In another embodiment, strap 110 does not have any openings and the connectors (nails, screws, etc.) must be driven directly through the body of strap 110 to connect strap 110 to a support 130. In another embodiment, strap 110 defines a single opening that is adapted to receive a connector. In another embodiment, strap 110 includes a first opening and a second opening (similar to openings 12 and 13 described above in the first embodiment of the invention) that are connected together by a first slit. These configurations allow strap 110 to be adjustably connected to support 130. Support 130 may be substantially vertical, horizontal, or angled. The configuration of strap 110 allows strap 110 to be connected to the underside 131 of support 130 if desired.

Cradle 112 includes a body having a width and a length. Cradle 112 may be fabricated from any of a variety of materials known in the art. One material is sold under Trademark Registration No. 2,007,048 for THERMOPAN (the structure of which is disclosed in U.S. Pat. No. 5,339,577). Cradle 112 may also be fabricated from steel, galvanized steel, aluminum, copper, or other like materials. Another material includes a corrugated structure. The corrugations of the corrugated structure may extend either parallel with or substantially perpendicular to the centerline of strap 110. When the corrugations run substantially perpendicular to strap 110, cradle 112 may resist bending forces better than when the corrugations run substantially parallel to the centerline of strap 110. A corrugated polymer material may be used to fabricate cradle 110. FIG. 14 shows the individual corrugations 132 disposed substantially perpendicular to the longitudinal centerline of strap 110.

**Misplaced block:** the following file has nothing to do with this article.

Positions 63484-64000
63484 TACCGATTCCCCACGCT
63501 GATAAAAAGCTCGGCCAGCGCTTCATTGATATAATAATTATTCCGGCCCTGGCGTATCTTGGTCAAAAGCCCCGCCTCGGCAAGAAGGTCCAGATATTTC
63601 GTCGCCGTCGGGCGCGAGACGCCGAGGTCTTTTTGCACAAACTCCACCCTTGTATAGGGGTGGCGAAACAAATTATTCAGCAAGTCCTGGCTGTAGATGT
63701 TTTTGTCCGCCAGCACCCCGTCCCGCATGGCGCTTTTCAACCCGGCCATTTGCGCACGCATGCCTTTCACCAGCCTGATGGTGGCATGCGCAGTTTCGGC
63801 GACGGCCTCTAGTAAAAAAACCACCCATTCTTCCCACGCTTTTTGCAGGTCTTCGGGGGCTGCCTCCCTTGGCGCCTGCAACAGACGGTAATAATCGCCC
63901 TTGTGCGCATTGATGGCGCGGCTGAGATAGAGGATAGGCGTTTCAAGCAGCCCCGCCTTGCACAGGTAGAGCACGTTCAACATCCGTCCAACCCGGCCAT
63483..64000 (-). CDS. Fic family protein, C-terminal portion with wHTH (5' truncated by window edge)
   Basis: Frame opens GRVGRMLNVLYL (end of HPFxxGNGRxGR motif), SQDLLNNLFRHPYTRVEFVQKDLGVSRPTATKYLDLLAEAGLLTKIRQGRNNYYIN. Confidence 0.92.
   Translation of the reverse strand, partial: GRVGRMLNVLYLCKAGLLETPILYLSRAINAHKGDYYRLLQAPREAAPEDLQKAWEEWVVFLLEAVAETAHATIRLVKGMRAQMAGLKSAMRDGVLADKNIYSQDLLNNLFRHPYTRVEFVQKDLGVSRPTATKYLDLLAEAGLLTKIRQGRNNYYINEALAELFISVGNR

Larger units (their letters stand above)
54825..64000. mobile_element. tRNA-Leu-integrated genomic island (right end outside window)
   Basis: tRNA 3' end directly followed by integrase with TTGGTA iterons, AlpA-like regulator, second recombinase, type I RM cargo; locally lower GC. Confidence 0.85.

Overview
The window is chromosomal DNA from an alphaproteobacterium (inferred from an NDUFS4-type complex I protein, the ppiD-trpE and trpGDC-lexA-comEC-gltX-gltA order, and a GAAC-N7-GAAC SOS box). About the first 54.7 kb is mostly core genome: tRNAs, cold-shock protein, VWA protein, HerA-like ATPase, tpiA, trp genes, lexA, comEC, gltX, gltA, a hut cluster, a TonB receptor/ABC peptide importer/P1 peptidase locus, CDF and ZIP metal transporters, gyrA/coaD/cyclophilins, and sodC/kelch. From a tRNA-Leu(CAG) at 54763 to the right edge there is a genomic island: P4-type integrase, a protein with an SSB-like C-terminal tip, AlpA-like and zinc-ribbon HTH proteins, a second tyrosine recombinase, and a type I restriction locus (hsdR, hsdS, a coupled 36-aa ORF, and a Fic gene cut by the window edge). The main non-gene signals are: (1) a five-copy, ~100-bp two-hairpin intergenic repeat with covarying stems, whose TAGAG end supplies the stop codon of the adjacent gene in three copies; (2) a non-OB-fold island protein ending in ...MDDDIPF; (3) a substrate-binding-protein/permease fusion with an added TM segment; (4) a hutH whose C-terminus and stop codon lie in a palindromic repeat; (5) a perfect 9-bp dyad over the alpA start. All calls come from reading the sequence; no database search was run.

Cradle 112 defines at least a first set 140 of first 142 and second 144 spaced strap openings. Strap 110 is woven through openings 142 an 144 to slidably connect cradle 112 to strap 110. Cradle 112 may include a second set 146 of first and second openings 142 and 144 that provide a second connection between strap 110 and cradle 112. In the embodiment of the invention depicted in FIG. 13, sets 140 and 146 are spaced apart at the ends of the body of cradle 112 and are disposed along the longitudinal centerline of the body of cradle 112.

The width of cradle 112 is substantially larger than the width of strap 110. The width of cradle 112 is at least twice as wide as strap 110 and may be 3, 4, or 5 times as wide as strap 110. The width of cradle 112 allows the support force from device 100 to be spread over a wide area of duct 102. The length of cradle 112 may extend about half of the circumference of duct 102 or at least one-third of the circumference of duct 102. In some embodiments, a cradle having a length of about a fourth of the circumference of duct 102 may function.

When the user is installing a duct 102 having a large diameter, the user may wish to install a pair of cradles 112 on a single strap 110 as depicted in FIG. 16. The use of two cradles 112 with a single strap 110 allows the support force of device 100 to be spread over a larger area of duct 102. Two cradles 112 may be attached to strap 110 by first aligning one set of spaced strap openings of one cradle 112 with another set of spaced strap openings on the other cradle. Strap 110 is then woven through the aligned openings to connect strap 110 to both cradles 112. In this configuration, cradles 112 are overlapped. In another configuration, cradles 112 may be disposed end to end or in a spaced configuration with both cradles 112 being carried by strap 110 without overlapping cradles 112.